Using Presentation mode, the output dropped from 4069 to 3508 lumens. While most situations won’t call for more lumens that that, Gaming mode is a viable option if you’re not displaying photos or video and therefore not overly concerned with color accuracy. Photo mode, another mode that might be popular, resulted in a drop to 3025 lumens. Other modes were as follows: Theater – 2936 lumens, sRGB – 2986 lumens, Text – 2688 lumens, Sports (which takes the place of Photo with a video input) – 3454, Customized (which allows for individual adjustment of primary and secondary colors) – 2986 lumens and Blackboard (specifically designed with a color balance to work with school blackboards) the lowest at 2656 lumens.
Dropping the lamp into Low brightness mode resulted in a 24% drop in lumen output. With Game mode, this still gives you a possible 3400 lumens which is more than enough with some ambient light control.
The Powerlite Pro G5350NL is bright enough for larger venues, including small auditoriums, hotel ballrooms and meeting rooms of all sizes. To give you some idea of the Epson projector's brightness consider these images.
The projector was set up in the room above, with windows open (but no sun coming directly in), and the ceiling lights at full brightness. That includes the front halogen spot lamp which points right at the screen (to illuminate a painting when the screen is up).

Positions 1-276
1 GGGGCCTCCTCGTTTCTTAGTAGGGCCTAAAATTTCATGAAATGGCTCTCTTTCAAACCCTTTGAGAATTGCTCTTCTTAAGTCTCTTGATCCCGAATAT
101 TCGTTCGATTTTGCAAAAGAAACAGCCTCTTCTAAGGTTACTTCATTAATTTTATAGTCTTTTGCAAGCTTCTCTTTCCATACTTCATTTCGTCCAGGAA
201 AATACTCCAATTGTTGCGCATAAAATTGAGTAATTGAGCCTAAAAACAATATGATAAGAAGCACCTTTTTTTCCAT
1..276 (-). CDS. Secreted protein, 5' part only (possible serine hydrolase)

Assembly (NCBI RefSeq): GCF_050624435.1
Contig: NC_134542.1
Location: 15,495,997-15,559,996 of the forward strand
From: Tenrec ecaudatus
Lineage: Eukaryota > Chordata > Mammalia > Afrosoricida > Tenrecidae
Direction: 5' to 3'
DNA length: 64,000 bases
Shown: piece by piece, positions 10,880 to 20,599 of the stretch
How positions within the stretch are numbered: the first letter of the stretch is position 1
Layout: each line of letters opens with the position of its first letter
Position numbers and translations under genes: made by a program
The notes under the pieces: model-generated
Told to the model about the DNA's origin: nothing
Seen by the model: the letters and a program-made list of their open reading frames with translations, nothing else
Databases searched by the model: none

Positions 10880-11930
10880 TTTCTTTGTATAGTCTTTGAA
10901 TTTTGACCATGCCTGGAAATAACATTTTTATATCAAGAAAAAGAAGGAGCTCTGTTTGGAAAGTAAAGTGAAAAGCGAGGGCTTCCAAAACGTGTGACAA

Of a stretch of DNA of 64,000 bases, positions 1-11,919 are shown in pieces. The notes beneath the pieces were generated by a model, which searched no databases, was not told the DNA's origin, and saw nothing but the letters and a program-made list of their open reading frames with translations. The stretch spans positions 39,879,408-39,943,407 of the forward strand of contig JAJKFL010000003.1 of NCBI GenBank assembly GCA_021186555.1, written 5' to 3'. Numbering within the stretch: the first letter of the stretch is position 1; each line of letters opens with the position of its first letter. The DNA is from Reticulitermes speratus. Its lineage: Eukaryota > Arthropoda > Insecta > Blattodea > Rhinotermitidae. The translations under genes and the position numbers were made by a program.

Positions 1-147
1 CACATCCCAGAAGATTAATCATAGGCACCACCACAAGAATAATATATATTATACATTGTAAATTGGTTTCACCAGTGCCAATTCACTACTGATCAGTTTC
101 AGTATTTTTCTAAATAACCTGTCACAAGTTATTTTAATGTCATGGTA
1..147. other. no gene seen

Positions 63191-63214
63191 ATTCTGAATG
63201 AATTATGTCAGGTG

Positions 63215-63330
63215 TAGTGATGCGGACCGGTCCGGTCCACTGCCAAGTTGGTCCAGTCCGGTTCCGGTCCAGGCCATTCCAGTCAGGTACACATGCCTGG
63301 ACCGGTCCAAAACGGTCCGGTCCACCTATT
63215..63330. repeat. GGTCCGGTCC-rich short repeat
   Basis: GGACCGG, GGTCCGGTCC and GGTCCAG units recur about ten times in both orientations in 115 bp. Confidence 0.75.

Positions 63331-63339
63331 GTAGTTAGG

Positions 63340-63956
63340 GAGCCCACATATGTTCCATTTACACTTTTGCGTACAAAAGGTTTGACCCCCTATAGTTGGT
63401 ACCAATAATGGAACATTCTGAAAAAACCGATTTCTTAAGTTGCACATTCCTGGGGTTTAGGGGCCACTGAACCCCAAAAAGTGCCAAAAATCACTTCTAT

Despite the daylight and full lights the screen is by far the brightest part of the picture. In other words the lighting is barely noticeable, and looks dark, despite the room being fairly bright.
The image above was taken with the lighting conditions shown in these two photos. The screen size was 106 inche diagonal, a nice sized screen for an audience of up to about 100+ people, depending on the type of presentation.
Wired and Wireless Networking
The G5350, with the addition of an optional wireless module, allows for wireless connection to any desktop or laptop with 802.11 a/b/g capability. While we were not able to test the wireless capability of the G5350, it uses the same wireless module and software as the previously reviewed Epson 1735W, so any comments about wireless connectively, other than the quick connect USB key feature of the 1735W, apply to the G5350 as well. In particular, this means that if you display video regularly, you’ll have to use the software’s video player to display videos over the wireless connection and you are limited to certain file types and resolutions (only .mpg, .wmv and .asf files will work and they can’t be greater than a 30 fps frame rate or 720 x 576 resolution). Basically, as we noted with the 1735W, if you display video on a regular basis, plan on using a wired connection. The wireless connection can be obtained in an Ad Hoc point-to-point mode or with a wireless access point (WAP) to allow others on the network to access it.
When you do use a wired connection, you get a host of features and control options. In addition to the usual remote monitoring (including email notification) and admin features, you get the ability to have multiple projectors on the network contribute to the presentation. The EasyMP software allows the user to switch between other computers on the network, allowing display of Powerpoint or Keynote slides or other images from remote computer locations. All in all, the G5350’s networking capabilities will fill just about any company’s needs.